Asian leaders seek to reduce Western trade ties
HUA HIN, Thailand |
HUA HIN, Thailand (Reuters) - Asia-Pacific leaders called on Sunday for regional-wide free trade and other measures to reduce dependence on the United States and big Western markets as Asia leads the way out of the global economic downturn.
Japanese Prime Minister Yukio Hatoyama urged Asian leaders to keep up fiscal and monetary stimulus measures even as their economies show mounting signs of recovery, saying there was "no room for complacency" and that the job market was still "dire."
"At the moment the global economy is showing signs of recovery, mainly in Asia," Hatoyama told the closed-door East Asia Summit of 16 Asia-Pacific leaders in the Thai town of Hua Hin, according to Foreign Ministry spokesman Kazuo Kodama.
At the meetings, held under tight security, Hatoyama found tentative support from his Asian counterparts for a proposed regional community inspired by the European Union that would account for nearly a quarter of global economic output.
"I think my long-term vision of forming an East Asia Community was largely welcomed by participants," Hatoyama told reporters. The bloc, however, would take more than 10 years to create and may include some sort of regional currency, he added.
Thai Prime Minister Abhisit Vejjajiva, host of the meetings, said Asia clearly needed a new growth model leaning less on big Western trading partners and more on Asia-wide trade pacts. The global financial crisis, he said, bore this out.
"The old growth model, where simply put we have to rely on consumption in the West for goods and services produced here, we feel will no longer serve us as we move to the future," Abhisit told a news conference.
Asia's leaders also called on North Korea to end its nuclear arms program and resume stalled six-country talks, and urged military-ruled Myanmar to ensure its elections next year were free and fair.
And they mostly agreed it was too early to end government spending and other measures designed to get Asia back on its feet, said Indian Prime Minister Manmohan Singh, at the helm of Asia's third-biggest economy.
"The world's eyes are on Asia as the region which can lead the global economic revival," he said.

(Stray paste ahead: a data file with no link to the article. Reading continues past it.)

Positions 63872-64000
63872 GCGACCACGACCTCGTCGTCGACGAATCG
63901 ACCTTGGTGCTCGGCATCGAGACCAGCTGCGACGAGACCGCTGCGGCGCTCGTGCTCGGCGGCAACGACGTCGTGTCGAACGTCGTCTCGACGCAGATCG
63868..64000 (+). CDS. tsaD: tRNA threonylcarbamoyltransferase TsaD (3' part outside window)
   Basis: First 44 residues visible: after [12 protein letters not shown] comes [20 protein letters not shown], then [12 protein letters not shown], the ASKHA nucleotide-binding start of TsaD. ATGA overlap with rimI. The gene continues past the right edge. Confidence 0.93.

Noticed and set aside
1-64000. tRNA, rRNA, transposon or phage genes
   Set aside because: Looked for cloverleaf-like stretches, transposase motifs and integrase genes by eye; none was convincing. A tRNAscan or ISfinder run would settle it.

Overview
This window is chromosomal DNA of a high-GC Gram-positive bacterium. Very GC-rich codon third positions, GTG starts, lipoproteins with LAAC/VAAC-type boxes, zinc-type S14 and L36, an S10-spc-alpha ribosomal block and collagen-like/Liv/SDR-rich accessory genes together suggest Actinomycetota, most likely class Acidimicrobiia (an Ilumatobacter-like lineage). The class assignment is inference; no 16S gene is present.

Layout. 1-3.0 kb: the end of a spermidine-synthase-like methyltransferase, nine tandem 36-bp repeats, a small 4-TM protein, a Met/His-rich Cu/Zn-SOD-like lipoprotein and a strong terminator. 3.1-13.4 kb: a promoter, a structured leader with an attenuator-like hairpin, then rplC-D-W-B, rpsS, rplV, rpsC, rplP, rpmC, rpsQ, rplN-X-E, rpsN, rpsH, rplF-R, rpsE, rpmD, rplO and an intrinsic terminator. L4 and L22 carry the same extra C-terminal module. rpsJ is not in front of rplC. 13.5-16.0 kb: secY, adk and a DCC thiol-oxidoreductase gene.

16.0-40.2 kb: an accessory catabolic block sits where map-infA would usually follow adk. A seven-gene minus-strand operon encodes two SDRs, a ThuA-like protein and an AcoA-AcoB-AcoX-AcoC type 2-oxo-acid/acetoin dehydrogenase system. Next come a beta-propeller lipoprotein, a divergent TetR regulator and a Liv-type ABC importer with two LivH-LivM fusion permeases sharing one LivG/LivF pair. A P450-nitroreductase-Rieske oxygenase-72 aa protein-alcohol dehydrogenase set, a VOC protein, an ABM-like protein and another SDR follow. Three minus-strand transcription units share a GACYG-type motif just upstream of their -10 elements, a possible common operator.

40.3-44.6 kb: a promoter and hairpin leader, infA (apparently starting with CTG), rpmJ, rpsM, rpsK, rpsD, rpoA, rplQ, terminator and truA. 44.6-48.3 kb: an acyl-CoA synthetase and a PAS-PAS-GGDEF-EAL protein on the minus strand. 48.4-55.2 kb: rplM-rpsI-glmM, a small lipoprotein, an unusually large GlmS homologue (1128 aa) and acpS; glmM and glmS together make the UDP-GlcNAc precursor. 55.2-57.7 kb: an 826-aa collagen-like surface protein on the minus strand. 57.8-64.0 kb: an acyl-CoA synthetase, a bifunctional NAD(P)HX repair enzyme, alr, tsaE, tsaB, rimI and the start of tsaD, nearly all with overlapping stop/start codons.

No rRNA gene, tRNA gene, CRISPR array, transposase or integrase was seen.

But there were signs that integrating Asia's wildly divergent countries -- from the economic powerhouses of Japan and China to the hermit state of Myanmar and impoverished regions of Southeast Asia -- is easier said than done.
Thailand, the world's biggest rice exporter, and the Philippines failed to reach agreement on the weekend in a row over import tariffs that could derail a trade pact at the heart of Southeast's bid to build an economic community by 2015.
A free-trade pact in Southeast Asia, a region of 570 million people, calls for Philippine rice import tariffs to be cut to 20 percent from 40 percent by January 1, and then be progressively cut further. But Manila says the tariffs should stay at 35 percent.
"The Philippines is not ready to change its figure as far as tariff rates are concerned because it has to protect its own farmers," said Philippine Trade Secretary Peter Favila.
There were other ways to propel the region's budding economic recovery, said Asian Development Bank President Haruhiko Kuroda, urging Asian leaders to keep stimulating domestic demand along with regional demand to become less dependant on the U.S. market.
"A rebalancing of the sources of growth in Asia is a very important challenge," he was quoted by a Japanese official as saying.
Japan's idea for an East Asian Community would encompass Japan, China, South Korea, India, Australia and New Zealand, along with the 10-member Association of South-East Asian Nations (ASEAN). Leaders from all those states joined Sunday's talks.
Australian Prime Minister Kevin Rudd pushed another idea for a new, separate forum of Asia-Pacific nations to respond to regional crises -- from natural disasters to security scares and economic meltdowns. His idea includes the United States.
The meetings followed an ASEAN summit that got off to a rancorous start on Friday, overshadowed by a diplomatic spat between Thailand and neighbor Cambodia, and marred by the absence of three leaders at the opening ceremony.
Host Thailand deployed about 18,000 security personnel backed by military gunships, determined to avoid a rerun of mishaps at past summits.
The summit was initially scheduled for December last year but was postponed when anti-government protesters shut down Bangkok's airports. It was moved to the Thai resort area of Pattaya in April but was subsequently aborted when a rival protest group broke through police and army lines and stormed the summit venue.
(Additional reporting by Nopporn Wong-Anan, John Ruwitch and Yoko Nishikawa; Editing by Jeremy Laurence)
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